All children and youth in Douglas County will achieve their full potential through equitable, quality education.
1. READINESS TO ACHIEVE IN SCHOOL
Readiness to succeed in school means that children enter kindergarten developmentally on track in the areas of literacy and in social, emotional and cognitive skills. One way to track pre-literacy and cognitive skills is by looking at the percentage of children ages 3 to 5 who have all or most of four commonly recognized school readiness skills (recognizing their letters, counting to 20 or higher, writing their names and reading or pretending to read). Data from the National Household Education Survey show less than 40 percent of kids enter school with the skills needed to succeed in kindergarten and beyond. Those without these skills—the majority of young children—are starting school already at a disadvantage.
We All Win when children enter school developmentally on track in terms of literacy and social, emotional, and intellectual skills
2: ACADEMIC ACHIEVEMENT – EARLY LITERACY
Academic achievement means elementary-age students are prepared to succeed in later grades and to graduate from high school. If children are reading at grade level in fourth grade, they have a much better chance of handling more complex assignments in later grades. And if they are doing well, the chances are better, too, that they feel confident they can handle middle and high school classes. According to the National Assessment of Educational Progress less than one-third of the nation’s fourth graders are rated “proficient” in reading.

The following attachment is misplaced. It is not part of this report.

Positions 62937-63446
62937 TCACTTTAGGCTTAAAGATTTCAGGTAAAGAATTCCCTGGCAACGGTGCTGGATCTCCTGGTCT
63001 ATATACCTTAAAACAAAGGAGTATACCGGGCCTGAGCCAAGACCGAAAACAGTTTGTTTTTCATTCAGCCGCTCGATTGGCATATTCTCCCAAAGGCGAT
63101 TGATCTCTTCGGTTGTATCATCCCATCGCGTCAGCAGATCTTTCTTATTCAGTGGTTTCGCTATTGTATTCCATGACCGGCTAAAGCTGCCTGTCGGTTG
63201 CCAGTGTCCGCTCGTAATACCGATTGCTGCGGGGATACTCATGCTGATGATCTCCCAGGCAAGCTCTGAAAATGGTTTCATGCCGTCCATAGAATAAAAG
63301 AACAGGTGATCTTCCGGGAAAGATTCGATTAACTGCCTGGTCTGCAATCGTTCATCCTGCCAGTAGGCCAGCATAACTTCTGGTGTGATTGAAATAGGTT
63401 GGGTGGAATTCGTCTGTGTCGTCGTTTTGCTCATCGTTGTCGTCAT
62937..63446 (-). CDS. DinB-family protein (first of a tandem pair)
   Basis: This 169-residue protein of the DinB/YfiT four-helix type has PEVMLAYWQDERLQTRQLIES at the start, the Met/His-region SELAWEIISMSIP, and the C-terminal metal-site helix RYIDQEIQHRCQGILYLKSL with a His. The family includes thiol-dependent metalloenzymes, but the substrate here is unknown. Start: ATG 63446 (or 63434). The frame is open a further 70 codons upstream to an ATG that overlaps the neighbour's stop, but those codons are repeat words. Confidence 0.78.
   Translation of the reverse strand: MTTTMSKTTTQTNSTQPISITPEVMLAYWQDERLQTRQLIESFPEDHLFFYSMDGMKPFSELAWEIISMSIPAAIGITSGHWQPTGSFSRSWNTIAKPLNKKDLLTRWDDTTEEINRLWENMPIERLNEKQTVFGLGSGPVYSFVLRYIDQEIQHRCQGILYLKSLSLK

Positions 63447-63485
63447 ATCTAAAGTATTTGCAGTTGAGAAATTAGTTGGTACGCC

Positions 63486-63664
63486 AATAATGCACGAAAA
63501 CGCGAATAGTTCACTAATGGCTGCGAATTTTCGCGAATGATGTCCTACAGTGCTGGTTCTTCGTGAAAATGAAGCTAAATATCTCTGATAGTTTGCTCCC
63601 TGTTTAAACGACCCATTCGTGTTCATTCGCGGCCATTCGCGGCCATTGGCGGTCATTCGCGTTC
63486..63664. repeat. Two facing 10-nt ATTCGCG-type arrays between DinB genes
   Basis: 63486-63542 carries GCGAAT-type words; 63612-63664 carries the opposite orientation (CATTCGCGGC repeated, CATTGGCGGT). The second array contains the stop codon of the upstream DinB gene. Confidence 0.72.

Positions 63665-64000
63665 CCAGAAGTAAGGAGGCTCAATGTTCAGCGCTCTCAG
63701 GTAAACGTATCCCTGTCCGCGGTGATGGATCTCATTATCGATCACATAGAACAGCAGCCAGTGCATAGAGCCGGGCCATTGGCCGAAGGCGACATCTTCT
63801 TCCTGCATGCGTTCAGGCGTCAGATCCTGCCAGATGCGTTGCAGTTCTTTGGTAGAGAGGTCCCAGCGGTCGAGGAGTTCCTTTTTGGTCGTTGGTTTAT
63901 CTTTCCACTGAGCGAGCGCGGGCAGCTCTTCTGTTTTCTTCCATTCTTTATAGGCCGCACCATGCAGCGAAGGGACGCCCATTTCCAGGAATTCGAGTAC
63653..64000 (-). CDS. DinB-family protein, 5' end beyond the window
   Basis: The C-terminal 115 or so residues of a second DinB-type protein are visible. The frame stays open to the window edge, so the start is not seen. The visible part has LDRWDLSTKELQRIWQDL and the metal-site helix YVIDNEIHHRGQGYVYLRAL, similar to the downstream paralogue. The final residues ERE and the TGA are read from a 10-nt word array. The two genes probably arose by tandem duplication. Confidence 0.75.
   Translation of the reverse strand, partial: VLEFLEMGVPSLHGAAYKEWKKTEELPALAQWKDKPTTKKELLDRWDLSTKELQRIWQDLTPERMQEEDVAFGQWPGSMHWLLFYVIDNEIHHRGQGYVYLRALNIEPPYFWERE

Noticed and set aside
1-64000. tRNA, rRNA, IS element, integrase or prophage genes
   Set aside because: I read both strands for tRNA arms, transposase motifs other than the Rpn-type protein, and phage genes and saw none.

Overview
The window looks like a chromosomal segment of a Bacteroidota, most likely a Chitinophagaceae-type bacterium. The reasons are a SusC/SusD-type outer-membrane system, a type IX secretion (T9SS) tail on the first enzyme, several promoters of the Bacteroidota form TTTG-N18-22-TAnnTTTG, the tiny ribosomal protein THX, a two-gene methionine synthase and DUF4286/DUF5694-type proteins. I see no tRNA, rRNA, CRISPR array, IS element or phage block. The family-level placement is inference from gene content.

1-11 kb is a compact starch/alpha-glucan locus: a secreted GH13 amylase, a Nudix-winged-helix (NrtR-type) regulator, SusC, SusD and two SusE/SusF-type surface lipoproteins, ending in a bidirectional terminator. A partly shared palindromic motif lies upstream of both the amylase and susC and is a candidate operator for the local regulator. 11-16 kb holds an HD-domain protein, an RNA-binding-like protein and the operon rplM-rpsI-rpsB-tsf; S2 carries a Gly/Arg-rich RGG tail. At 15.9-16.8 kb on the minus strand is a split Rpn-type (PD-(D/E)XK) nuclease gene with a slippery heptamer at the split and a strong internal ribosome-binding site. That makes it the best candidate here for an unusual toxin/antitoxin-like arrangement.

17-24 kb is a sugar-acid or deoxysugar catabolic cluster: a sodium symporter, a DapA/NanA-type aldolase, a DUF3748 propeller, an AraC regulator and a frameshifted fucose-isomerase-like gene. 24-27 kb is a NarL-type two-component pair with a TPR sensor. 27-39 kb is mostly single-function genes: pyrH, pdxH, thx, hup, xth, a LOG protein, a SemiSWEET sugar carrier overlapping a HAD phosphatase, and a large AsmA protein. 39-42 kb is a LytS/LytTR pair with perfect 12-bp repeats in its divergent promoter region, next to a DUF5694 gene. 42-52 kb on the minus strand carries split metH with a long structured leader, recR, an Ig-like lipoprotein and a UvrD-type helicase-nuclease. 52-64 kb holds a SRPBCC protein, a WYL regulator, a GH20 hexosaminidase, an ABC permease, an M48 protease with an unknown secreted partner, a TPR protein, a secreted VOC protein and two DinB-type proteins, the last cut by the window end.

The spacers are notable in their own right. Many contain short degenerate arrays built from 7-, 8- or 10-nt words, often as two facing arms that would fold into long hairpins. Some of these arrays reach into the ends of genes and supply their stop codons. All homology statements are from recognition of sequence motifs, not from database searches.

We All Win when elementary students are prepared to succeed in later grades.
3: ACADEMIC ACHIEVEMENT - GRADUATION
On time high school graduation rates is also a reflection of academic achievement. More than 1 million students each year fail to get their diploma on time, as reported by the National Center on Education Statistics. Dropping out means these young people will more than likely never earn enough to make ends meet. It means their children will be similarly disadvantaged and perhaps start kindergarten unprepared, thus perpetuating the cycle. While graduation rates in Douglas County meet the national average, there has been a decline in on-time graduation rates over the past five years, with students of color, low-income students, and students with disabilities facing notable disparities in the rates of graduation.
We All Win when young people graduate from high school on time.
4: PRODUCTIVE & ENGAGED YOUTH
Young adults, age 18-24, are making a successful transition from high school to the working world. They may be in college, in a training program or working, acquiring the experience they need to succeed. The U.S. Census Bureau shows that more than 1 in 7 adults between 18-24 are neither working nor attending school, even part time. When they fall between the cracks, our country suffers the consequences.
We All Win by young adults making a successful transition from high school to work life.